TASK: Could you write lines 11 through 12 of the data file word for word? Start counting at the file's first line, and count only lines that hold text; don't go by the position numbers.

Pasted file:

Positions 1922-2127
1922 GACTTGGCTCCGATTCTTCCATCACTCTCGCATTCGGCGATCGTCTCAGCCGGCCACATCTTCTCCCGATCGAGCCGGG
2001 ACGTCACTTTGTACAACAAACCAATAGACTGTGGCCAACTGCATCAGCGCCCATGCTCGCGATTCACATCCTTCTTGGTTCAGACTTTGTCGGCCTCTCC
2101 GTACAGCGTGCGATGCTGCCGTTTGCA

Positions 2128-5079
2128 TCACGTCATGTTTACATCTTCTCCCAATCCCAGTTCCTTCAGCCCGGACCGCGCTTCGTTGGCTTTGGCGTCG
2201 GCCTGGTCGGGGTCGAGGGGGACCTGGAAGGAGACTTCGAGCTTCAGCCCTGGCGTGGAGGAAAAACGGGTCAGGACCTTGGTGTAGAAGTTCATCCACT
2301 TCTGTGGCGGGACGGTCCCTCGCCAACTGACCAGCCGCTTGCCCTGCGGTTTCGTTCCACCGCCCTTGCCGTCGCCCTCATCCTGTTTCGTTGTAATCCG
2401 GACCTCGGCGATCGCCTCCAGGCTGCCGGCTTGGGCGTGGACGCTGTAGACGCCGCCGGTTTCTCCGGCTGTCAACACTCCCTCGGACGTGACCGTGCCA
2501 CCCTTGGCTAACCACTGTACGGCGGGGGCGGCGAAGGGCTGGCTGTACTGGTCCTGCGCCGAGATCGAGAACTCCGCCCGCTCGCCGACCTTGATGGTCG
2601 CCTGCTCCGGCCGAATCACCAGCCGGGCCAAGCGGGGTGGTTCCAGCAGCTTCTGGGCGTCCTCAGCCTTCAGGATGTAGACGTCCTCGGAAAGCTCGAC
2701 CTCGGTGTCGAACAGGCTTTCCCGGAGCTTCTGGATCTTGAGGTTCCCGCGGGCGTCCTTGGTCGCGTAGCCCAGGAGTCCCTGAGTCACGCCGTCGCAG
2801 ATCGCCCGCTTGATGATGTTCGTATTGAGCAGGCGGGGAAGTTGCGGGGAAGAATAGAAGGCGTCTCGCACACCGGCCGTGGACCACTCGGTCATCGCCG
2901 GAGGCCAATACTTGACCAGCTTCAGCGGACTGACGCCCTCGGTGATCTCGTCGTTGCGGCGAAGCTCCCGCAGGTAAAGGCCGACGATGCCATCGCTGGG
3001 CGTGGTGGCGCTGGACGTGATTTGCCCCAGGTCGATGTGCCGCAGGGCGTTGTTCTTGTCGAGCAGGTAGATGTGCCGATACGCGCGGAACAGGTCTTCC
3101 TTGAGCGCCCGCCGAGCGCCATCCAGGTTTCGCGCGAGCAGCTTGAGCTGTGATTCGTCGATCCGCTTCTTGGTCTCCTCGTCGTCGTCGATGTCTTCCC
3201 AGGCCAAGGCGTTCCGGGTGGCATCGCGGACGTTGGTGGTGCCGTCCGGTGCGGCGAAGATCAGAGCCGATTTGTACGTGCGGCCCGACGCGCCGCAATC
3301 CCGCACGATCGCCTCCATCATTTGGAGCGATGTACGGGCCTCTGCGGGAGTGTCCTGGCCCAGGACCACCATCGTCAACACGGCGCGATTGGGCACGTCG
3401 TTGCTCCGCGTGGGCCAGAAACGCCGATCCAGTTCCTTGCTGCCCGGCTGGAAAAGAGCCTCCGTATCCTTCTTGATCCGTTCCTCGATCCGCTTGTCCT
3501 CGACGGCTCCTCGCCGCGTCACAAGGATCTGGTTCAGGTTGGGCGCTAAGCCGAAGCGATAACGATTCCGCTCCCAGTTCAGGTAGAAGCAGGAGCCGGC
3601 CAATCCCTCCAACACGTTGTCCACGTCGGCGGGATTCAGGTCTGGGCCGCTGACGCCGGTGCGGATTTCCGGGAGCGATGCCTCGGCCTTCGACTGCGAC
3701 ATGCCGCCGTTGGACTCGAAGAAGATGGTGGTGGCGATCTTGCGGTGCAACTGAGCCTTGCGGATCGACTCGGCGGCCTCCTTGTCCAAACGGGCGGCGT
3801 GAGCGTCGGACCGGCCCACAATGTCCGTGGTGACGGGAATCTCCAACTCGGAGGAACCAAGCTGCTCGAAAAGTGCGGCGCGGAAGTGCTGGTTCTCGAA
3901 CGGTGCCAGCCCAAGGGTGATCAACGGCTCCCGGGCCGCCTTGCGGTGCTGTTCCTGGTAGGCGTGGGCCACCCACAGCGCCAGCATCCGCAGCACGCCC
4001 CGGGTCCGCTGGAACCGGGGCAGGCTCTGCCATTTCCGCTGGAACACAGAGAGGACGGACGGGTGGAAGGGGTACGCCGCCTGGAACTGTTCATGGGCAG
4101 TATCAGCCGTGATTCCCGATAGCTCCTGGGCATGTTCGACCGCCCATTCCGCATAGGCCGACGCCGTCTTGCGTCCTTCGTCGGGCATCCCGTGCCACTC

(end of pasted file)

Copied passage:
2601 CCTGCTCCGGCCGAATCACCAGCCGGGCCAAGCGGGGTGGTTCCAGCAGCTTCTGGGCGTCCTCAGCCTTCAGGATGTAGACGTCCTCGGAAAGCTCGAC
2701 CTCGGTGTCGAACAGGCTTTCCCGGAGCTTCTGGATCTTGAGGTTCCCGCGGGCGTCCTTGGTCGCGTAGCCCAGGAGTCCCTGAGTCACGCCGTCGCAG